Oct 20, 2011 9:25 PM by Jay Kohn - Q2 News
BILLINGS - Thursday's Energy Hub Symposium at the Crowne Plaza Hotel drew an overflow crowd of more than 200 people, eager to learn more about the Bakken oil boom, and how they can position themselves to be part of the fastest growing economy in the nation.
Williston Economic Development director Tom Rolfstad told the gathering that Billings is perfectly situated to be the supply chain of wholesale materials needed to fuel the Bakken oil play.
He told the crowd, his impression is that "Billings Means Business", and the opportunities in the Bakken are there for the taking.
Those in attendance at the Big Sky Economic Development Corporation's annual meeting, represented nearly all facets of the local economy, from marketing, to insurance, to engineers.
Billings insurance agent Jeff Ouradnik with Frontier Insurance Solutions says he sees tremendous opportunities. "I'm planning to go see what kind of insurance we can write up there, from commercial business, to trucking, that's our interest right now," said Ouradnik.
Rick Leuthold, Chairman and Director of Business Development at Sanderson Stewart says there's enough business for everybody to get involved. His firm is already working with the city of Williston to design and build a 300-acre subdivision, an 800 acre industrial park, and dozens of other projects including water and sewer line expansion.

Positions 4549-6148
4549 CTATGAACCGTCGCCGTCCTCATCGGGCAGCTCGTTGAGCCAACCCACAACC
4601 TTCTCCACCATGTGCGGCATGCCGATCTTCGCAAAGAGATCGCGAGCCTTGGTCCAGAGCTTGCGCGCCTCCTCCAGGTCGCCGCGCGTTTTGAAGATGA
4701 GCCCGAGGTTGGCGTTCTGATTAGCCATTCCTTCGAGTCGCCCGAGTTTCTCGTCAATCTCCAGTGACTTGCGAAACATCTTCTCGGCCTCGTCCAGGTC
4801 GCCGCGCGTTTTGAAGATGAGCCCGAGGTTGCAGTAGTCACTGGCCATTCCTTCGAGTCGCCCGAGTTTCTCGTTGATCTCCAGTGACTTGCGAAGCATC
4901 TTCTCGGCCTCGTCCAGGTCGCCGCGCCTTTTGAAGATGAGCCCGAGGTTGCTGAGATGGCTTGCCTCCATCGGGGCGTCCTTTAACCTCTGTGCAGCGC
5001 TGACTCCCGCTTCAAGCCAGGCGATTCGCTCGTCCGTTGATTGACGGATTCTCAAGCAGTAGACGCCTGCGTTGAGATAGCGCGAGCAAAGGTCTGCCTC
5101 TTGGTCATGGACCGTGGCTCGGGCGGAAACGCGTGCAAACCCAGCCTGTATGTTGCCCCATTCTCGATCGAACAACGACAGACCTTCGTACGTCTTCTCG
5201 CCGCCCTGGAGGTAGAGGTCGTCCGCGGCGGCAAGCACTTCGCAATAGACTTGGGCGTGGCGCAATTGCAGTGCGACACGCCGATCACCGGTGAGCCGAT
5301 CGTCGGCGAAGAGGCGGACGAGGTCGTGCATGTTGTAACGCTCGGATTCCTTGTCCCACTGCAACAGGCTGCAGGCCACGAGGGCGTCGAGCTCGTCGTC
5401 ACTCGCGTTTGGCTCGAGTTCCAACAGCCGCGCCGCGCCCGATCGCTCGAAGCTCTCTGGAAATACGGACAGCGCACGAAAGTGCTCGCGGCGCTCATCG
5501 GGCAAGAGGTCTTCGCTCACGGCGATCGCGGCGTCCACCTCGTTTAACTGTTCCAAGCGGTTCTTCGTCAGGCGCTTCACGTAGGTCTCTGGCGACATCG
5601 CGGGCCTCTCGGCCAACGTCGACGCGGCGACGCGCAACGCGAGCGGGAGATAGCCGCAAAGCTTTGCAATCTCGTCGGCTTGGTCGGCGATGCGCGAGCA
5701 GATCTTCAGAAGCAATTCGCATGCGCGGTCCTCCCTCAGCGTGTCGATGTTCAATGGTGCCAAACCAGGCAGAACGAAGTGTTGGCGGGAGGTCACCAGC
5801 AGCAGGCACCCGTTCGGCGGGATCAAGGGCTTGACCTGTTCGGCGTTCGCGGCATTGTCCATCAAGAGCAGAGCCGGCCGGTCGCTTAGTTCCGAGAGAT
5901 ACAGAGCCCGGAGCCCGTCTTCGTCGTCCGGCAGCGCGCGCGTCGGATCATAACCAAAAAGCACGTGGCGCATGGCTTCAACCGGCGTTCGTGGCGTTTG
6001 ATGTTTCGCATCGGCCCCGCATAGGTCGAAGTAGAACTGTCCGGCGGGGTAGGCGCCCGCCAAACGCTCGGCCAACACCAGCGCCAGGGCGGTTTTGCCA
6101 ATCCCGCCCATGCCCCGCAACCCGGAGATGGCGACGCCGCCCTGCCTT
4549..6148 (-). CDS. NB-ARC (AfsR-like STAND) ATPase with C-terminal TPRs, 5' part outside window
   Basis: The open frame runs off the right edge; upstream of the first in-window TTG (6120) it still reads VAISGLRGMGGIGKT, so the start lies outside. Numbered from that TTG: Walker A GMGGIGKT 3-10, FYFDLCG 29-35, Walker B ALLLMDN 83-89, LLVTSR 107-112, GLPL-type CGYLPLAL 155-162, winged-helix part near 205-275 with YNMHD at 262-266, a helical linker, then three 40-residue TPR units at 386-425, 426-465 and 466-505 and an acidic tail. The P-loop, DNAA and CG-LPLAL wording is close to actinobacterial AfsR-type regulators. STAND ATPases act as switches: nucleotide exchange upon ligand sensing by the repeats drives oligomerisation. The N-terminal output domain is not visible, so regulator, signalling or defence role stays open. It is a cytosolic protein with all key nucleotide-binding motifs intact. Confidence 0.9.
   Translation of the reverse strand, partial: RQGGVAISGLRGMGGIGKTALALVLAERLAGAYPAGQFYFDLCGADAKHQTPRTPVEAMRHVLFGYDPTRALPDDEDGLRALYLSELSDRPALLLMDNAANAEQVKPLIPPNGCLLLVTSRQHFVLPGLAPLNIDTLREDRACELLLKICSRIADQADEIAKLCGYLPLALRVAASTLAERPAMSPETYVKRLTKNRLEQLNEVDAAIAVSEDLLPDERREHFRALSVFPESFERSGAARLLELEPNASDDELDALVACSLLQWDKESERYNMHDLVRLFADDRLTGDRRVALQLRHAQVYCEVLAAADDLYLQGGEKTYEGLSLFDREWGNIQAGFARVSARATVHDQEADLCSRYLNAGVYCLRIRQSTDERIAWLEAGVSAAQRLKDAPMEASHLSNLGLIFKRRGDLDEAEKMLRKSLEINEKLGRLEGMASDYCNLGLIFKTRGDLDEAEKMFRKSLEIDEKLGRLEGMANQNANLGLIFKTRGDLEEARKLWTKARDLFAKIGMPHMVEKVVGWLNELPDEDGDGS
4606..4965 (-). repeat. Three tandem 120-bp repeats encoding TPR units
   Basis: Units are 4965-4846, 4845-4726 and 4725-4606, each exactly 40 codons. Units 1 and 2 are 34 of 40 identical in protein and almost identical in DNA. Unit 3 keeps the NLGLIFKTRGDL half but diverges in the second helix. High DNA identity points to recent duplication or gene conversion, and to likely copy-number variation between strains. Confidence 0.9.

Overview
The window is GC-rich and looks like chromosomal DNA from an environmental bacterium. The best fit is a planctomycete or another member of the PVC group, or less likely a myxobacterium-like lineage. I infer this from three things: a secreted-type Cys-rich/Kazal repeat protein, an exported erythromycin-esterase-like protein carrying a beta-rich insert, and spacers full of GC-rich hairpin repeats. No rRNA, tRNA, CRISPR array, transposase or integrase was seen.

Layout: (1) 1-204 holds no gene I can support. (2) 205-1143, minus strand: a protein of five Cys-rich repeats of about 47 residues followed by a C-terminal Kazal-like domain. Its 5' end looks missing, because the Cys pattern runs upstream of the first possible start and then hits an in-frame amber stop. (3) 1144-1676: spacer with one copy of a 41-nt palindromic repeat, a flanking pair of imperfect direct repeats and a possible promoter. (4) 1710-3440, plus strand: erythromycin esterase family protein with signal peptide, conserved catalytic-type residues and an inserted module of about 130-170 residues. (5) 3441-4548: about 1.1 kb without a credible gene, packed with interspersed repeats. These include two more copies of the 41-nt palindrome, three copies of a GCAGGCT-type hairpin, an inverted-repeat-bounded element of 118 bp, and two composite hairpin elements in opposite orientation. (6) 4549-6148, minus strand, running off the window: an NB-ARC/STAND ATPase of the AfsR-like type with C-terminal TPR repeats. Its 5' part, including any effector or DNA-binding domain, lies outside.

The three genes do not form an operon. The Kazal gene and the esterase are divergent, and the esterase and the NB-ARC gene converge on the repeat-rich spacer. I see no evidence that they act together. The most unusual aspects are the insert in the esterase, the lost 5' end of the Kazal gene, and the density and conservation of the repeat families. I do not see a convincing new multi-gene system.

"A community of 15-20 thousand people could grow to 65-thousand within the next 10 to 15 years," said Leuthold. "All the services that a community needs, sustainable development, design and building an enduring community around what they already have in Williston," explained Leuthold.
Those at the symposium listened as Rolfstad outlined the long term outlook for the Bakken oil play. What separates the Bakken boom from past oil booms in the region, he said, is that there is no end in sight. Rolfstad says new drilling technologies have oil firms planning to drill for another 20 to 30 years, with each well producing for another 50 years.
Plus, all this new energy development requires energy itself. Rolfstad says right now the entire electrical grid in northwestern North Dakota and eastern Montana is being rebuilt, across miles and miles of rural countryside.